Helmet for My Pillow is the personal narrative written by World War II United States Marine Corps veteran, author and military historian Robert Leckie. First published in 1957, the story begins with Leckie enlisting in the United States Marines shortly after the 1941 Attack on Pearl Harbor.
Helmet for My Pillow, like most other memoirs of the era, began with training in the United States. His narratives of his exposure to the drill instructors, of the slow disappearance of individuality, and of his drunken adventures while being away from camp without permission stood out to me, perhaps because Leckie's writing was so captivating, words flowing almost like poetry. When describing the desperate situation at Guadalcanal, I could feel his helplessness as he and his comrades were bombarded by Japanese artillery and warships, with the United States Navy nowhere near to relieve them. The temporary rest (and further drunken stupor) in Melbourne, the patrols in the jungle, the harsh bread-and-water brig sentence, the frustration in dealing with the officer who commandeered his battlefield souvenir, every piece of his war experience described in the book, no matter big of small, were written in such beautiful language that, every couple of chapters, I thought about how he had survived the war when countless other Marines in his unit had not, and the world could have been deprived of such a well-written literature that provided a first-hand perspective to the Pacific War.
This excerpt from the fighting on Peleliu in the Palau Islands could perhaps illustrate Leckie's writing style and the depth he dove into.
I turned to go, and as I did, nearly stepped on someone's hand. "Excuse me," I began to say, but then I saw that it was an unattached hand, or rather a detached one. It lay there alone. Open, palm upwards, clean, capable, solitary. I could not tear my eyes from it. The hand is the artisan of the soul. It is the second member of the human trinity of head and hand and heart. A man has no faculty more human than his hand, none more beautiful nor expressive nor productive. To see this hand lying alone, as though contemptuously cast aside, no longer a part of a man, no longer his help, was to see war in all its wantonness; it was to see the especially brutal savagery of our own technique of rending, and it was to see men at their eternal worst, turning upon one another, tearing one another, clawing at their own innards with the maniacal fury of the pride-possessed.
One very interesting thing to point out was that aside from himself, none of the Marines were ever referred to by name. Rather, they all had nicknames. Chuckler, Hoosier, Runner, Ivy League, Souvenir, Straight Talk; all of them were meaningful, each describing a personality, a story, or background of their owners. It also made each of the Marines more recognizable as I listened to the audio book, and I imagine it would have a similar effect in the traditional print edition of the book as well.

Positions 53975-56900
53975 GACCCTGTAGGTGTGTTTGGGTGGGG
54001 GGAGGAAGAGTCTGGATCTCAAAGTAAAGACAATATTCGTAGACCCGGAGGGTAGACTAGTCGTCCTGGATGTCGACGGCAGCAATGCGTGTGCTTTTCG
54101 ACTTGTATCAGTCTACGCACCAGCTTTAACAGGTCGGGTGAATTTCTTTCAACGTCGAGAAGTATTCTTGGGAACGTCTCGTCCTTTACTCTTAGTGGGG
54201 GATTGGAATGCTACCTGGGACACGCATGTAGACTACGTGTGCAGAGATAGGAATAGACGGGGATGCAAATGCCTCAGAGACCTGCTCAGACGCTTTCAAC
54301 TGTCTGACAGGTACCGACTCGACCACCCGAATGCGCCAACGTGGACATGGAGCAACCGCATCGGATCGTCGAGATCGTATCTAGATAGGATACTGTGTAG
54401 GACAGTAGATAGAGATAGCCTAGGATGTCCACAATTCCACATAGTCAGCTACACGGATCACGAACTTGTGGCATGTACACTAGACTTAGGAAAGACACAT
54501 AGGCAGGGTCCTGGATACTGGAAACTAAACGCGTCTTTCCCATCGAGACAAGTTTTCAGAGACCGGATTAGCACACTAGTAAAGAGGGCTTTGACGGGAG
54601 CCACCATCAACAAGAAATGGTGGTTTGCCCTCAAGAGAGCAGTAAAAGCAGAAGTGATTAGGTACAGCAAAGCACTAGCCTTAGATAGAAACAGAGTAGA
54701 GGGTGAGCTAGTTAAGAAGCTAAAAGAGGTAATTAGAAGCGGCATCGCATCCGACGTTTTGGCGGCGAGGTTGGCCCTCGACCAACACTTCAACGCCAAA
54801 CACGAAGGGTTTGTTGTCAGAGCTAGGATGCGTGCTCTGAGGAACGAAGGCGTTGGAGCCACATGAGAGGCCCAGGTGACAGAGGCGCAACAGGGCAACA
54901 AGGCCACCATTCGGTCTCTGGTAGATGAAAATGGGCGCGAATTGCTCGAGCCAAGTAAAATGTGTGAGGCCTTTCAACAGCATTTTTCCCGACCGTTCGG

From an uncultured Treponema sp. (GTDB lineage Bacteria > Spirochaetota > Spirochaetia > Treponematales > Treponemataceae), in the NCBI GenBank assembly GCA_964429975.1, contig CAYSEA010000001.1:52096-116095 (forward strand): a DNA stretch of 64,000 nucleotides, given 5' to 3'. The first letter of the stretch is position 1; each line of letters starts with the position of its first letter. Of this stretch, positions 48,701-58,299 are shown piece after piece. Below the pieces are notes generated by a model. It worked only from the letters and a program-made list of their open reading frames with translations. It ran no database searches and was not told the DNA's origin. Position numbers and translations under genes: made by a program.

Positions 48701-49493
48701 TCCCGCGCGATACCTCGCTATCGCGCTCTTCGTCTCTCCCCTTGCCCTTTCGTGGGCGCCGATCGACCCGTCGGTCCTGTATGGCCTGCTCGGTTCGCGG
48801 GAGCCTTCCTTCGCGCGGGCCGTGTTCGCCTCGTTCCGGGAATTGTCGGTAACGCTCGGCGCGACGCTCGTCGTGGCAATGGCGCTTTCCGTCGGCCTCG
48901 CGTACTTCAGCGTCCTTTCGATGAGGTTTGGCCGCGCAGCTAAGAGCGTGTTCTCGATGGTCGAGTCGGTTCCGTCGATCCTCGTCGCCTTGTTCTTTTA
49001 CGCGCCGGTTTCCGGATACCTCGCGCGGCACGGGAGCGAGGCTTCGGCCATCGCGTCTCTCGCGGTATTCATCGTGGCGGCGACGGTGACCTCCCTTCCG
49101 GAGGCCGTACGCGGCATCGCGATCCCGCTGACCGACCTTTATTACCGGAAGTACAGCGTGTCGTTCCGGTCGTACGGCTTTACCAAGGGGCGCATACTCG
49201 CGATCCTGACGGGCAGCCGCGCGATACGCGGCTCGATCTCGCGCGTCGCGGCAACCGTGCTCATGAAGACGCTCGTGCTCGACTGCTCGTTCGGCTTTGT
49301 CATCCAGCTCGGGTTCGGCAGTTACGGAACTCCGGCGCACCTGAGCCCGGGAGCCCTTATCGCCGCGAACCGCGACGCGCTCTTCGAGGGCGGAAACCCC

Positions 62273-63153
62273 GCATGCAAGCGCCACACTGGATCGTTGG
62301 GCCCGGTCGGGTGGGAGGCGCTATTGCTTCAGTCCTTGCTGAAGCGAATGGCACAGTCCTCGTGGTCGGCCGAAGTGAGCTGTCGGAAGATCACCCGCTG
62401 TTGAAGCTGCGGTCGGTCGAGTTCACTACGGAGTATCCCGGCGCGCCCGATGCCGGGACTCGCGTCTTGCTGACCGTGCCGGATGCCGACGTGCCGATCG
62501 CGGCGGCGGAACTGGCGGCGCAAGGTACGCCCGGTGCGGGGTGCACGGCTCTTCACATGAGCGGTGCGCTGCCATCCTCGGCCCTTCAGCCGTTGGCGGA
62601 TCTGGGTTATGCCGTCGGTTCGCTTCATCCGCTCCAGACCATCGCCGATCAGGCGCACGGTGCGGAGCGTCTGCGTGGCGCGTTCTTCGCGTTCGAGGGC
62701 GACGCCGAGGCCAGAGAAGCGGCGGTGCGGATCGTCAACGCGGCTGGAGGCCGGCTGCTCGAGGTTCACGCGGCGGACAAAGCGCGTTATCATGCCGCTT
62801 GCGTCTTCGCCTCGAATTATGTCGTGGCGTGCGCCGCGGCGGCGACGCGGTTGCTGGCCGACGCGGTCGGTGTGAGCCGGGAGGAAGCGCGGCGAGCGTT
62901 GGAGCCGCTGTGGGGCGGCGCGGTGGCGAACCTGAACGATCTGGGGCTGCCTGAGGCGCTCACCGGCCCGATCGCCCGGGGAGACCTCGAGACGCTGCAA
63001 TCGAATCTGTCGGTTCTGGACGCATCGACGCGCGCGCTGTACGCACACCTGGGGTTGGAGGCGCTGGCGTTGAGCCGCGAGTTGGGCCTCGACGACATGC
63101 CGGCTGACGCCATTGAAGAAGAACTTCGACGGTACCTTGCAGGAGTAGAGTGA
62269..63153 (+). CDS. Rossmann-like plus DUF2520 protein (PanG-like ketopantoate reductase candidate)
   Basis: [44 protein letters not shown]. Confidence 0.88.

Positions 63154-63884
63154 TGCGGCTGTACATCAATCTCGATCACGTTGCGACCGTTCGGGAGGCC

Since I had chosen to "read" this book in its audio book form, the narrator's ability to convey the feeling of the story to me was very important. While John Allen Nelson did a fine job narrating for the most part, I must say that, in many instances, his voices for the various characters in the book were not fitting. When I played the portion of the book on Leckie's time in boot camp to a friend of mine who had served in the United States Marine Corps, his comment regarding the voice Nelson assigned the drill instructor was "weird", adding that the voice sounded nothing like what he remembered from his days at Parris Island. It was a very minute annoyance that it would not deter me from listening to this audio book once again some time down the road, but I did wonder if a different narrator might do better in this arena.
Manchester, Sledge, and Leckie were all Marines were served in the Pacific War and all had published thought-provoking and insightful memoirs for the next generations. Although each took a different method to describe their experiences, together they had all successfully described the experienced of a Marine fighting against the Japanese, fighting to survive, and fighting to establish each of them as an individual in a military service that did not value individuality. I am glad that I have finally gotten a chance for Helmet for My Pillow, and I highly recommend you to put title somewhere in your reading list, too.
The Pacific is merendeels op dit boek gebaseerd. Ik ga 'em in het Engels halen.